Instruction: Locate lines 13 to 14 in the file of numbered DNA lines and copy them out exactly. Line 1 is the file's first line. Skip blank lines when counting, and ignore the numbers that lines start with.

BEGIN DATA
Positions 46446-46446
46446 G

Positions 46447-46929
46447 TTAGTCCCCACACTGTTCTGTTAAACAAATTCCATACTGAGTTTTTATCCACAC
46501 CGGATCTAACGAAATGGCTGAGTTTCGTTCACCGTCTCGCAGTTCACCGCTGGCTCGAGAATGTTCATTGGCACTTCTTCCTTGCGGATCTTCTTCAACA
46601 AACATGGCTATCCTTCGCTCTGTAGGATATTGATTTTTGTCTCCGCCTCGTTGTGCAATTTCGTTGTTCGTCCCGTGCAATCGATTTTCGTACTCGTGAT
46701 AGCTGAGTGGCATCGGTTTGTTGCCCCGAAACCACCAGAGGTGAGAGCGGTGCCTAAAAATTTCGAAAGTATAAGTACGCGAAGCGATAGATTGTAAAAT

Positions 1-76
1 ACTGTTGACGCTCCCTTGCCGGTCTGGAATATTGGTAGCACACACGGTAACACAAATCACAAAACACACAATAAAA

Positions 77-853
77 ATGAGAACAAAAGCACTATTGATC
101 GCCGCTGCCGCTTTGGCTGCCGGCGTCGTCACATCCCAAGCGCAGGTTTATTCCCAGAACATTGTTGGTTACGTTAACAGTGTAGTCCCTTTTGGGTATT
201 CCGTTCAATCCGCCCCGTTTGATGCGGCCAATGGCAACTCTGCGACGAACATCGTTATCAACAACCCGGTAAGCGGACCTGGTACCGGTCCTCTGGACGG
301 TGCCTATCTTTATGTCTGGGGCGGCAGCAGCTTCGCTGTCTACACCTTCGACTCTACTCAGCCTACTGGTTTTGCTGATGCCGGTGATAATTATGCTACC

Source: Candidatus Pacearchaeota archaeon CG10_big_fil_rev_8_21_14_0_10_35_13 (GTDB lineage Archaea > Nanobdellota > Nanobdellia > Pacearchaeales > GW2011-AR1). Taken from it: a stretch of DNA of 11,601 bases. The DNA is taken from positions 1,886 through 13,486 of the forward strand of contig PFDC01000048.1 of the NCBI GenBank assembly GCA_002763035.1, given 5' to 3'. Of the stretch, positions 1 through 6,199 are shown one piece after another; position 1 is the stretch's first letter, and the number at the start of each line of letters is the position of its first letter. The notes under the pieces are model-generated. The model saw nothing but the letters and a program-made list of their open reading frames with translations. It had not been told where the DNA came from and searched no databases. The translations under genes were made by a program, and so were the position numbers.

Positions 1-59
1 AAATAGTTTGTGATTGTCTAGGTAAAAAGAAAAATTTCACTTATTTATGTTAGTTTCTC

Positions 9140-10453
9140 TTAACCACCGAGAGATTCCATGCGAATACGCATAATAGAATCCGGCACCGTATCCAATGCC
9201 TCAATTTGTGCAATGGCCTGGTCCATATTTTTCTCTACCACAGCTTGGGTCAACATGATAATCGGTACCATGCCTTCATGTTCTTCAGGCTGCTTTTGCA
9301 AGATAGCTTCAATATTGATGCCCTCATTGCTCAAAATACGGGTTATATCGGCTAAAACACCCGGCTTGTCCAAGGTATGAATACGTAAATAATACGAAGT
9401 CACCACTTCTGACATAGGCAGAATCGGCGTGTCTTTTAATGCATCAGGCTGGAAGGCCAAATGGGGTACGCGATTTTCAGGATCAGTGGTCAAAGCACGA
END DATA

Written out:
201 CCGTTCAATCCGCCCCGTTTGATGCGGCCAATGGCAACTCTGCGACGAACATCGTTATCAACAACCCGGTAAGCGGACCTGGTACCGGTCCTCTGGACGG
301 TGCCTATCTTTATGTCTGGGGCGGCAGCAGCTTCGCTGTCTACACCTTCGACTCTACTCAGCCTACTGGTTTTGCTGATGCCGGTGATAATTATGCTACC